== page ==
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An old acer planted in the wrong spot

FireFire LondonPosts: 14,182

I inherited an acer (not sure which variety) with a house I bought five years ago. It's about four cubic ft (the tree, not the house). For the last four years its leaves shrivelled up during the summer - which I attributed to too much direct sunlight. Early this spring I dug down around its roots to see if I could move it, but there is a huge root system supporting it, more than four cubic meters of roots, going under a fence, so moving it wasn't going to fly. I'm surprised the tree is so small, given the thick roots, as wide as my wrist.

I'm not sure what to do with it. I have moved an apple tree in a container next to the acer to try and give it some temporary shade, which is working, but it isn't a great solution as the apple is standing on a pathway.

The acer is planted right up against a fence, and near a large box shrub, so it doesn't have room to spread.

Any ideas are appreciated.

Thanks

Last edited: 28 June 2017 23:28:20

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  • FireFire LondonPosts: 14,182

    Hi,

    my mistake - I meant to write that both the tree and the roots are four cubic feet (not metres). For the last few years I have tried giving it a lot of water through the summer, thinking that might be the problem, but it didn't do any good. The apple tree giving shade does seem to be working and I'm not getting leaf scorch this year, despite the very hot weather recently.

    Maybe I should put up a little tea house around it or plant a willow arbour (not that there is room).

  • Pete.8Pete.8 Billericay, EssexPosts: 8,579

    I've got a few acers in my shadeless south facing back garden. One has big lime green leaves and by later summer some leaves at the top are crispy. It doesn't look great, but the tree is happy enough. It's been there about 15yrs. I also have a palmatum dissectum that I put in 30yrs ago it's not affected by the sun at all and looks stunning late autumn
    image

    Knowledge is knowing that a tomato is a fruit.
    Wisdom is not putting it in a fruit salad.
  • LoxleyLoxley Posts: 4,460

    If its a bit of an eyesore, it might not be the end of the world if you did lose it, and hence might be worth having a go at moving it. Do it in stages, one year dig out a trench around the canopy spread, going around and if possible a little bit under the main root zone. You are bound to sever some thick roots, but by doing this in situ, you are lessening the shock a bit. Backfill with a soil and sharp sand mix to encourage new fibrous roots. Give it a light formative pruning. In year 2 you will then somehow have to excavate the entire rootball - dig around it and then lever it up and onto a sheet, then bundle up the rootball and drag it to where you want to plant it. (Pre-dig your planting hole). Do all this in the dormant season of course. You'll need to keep well watered after both stages and keep everything crossed. This isn't remotely guaranteed to work but may be worth a shot as an alternative to getting rid of the tree entirely.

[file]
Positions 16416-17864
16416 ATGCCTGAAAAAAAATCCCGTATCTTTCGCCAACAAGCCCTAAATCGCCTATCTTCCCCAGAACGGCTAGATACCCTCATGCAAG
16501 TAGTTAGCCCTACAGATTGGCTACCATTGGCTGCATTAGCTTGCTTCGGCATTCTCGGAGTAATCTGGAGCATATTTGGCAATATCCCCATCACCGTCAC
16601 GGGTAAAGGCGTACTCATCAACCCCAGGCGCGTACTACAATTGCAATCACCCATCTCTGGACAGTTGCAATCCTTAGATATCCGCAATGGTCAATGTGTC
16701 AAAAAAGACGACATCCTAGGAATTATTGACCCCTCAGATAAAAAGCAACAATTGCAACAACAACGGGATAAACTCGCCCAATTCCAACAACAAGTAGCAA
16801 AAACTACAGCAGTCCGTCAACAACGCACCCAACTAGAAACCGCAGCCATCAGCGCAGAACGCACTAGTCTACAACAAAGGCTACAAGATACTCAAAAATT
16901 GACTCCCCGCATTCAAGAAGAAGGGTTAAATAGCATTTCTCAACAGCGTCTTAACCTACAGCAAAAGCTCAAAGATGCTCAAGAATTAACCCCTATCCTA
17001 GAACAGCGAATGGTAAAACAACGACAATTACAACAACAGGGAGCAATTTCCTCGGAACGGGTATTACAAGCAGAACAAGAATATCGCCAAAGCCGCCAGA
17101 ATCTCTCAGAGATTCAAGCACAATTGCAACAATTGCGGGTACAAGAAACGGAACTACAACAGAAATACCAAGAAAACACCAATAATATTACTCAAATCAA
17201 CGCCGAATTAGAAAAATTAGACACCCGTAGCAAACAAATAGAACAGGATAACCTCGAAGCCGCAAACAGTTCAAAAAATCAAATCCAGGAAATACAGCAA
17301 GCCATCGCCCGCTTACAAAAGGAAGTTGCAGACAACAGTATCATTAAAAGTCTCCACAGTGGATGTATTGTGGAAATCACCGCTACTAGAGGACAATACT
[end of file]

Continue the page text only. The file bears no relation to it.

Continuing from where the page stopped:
• treehugger80treehugger80 Posts: 1,923

    make sure you water it well when its warm/sunny/windy that will help with the leaves crinkling,

    can you plant anything next to it that will shade it a bit during the heat of the day? or even build something like a pergola?

  • BobFlannigonBobFlannigon Posts: 619

    Do you actually want it?  Do you actually need or want to move it?

    I moved an Acer Palmatum that was similar in size but had much less foliage than the pictures seen here.  I had no choice but to move it as we were doing some building work. I moved it into full sun (from around 10am- sunset) and for some reason I've never had a problem with scorching, and I don't really water it either.  I've planted some things to give it a little shade but at the moment they're smaller than the Acer so it'll be a few years until that happens.

    Anyway, in terms of digging it out; I dug a couple of feet around the root ball and tried very hard to preserve any major roots coming out of it by digging along that root as far as possible.  So, in the end I had three large pieces of root in tact when transplanting it.  I watered it pretty well after that for a little while.  It had just come into foliage when I did this.  It took me a couple of hours to get it out but it was well worth it.

  • FireFire LondonPosts: 14,182

    Thanks for all the ideas. They are very useful points to consider. Yes, the question, 'do I actually want it', is a good one. It seems a bit criminal to kill a beautiful, healthy shrub that I love because it's in the wrong place. But it might come to that. I was thinking last night of putting a small rose arch over the area.

    It has been an interesting experiment to put the apple tree to shade it this year. It has worked 100% to stop the leaf crinkling. Why the bush should be so very sensitive to sun, I'm not sure.

    When I dug down about 4 ft this spring, under the acer to see if I could get it out, I found it had massive roots as thick as my wrist going straight down and under a fence. I imagine that if I cut these the acer would have little chance of surviving. It seems to me that it would like to be a huge tree not a little shrub. That's intriguing too.

  • treehugger80treehugger80 Posts: 1,923

    if you can cut those roots as far away from the tree as possible then refill the hole then in autumn it will have put new roots out from the base so it will transplant easier.

    or contact a gardener/landscaper and tell them if they want it for free they can come and dig it out, you might get a taker, in which case tree goes to a good home and you don't have to do any digging!

    Last edited: 05 July 2017 12:37:36

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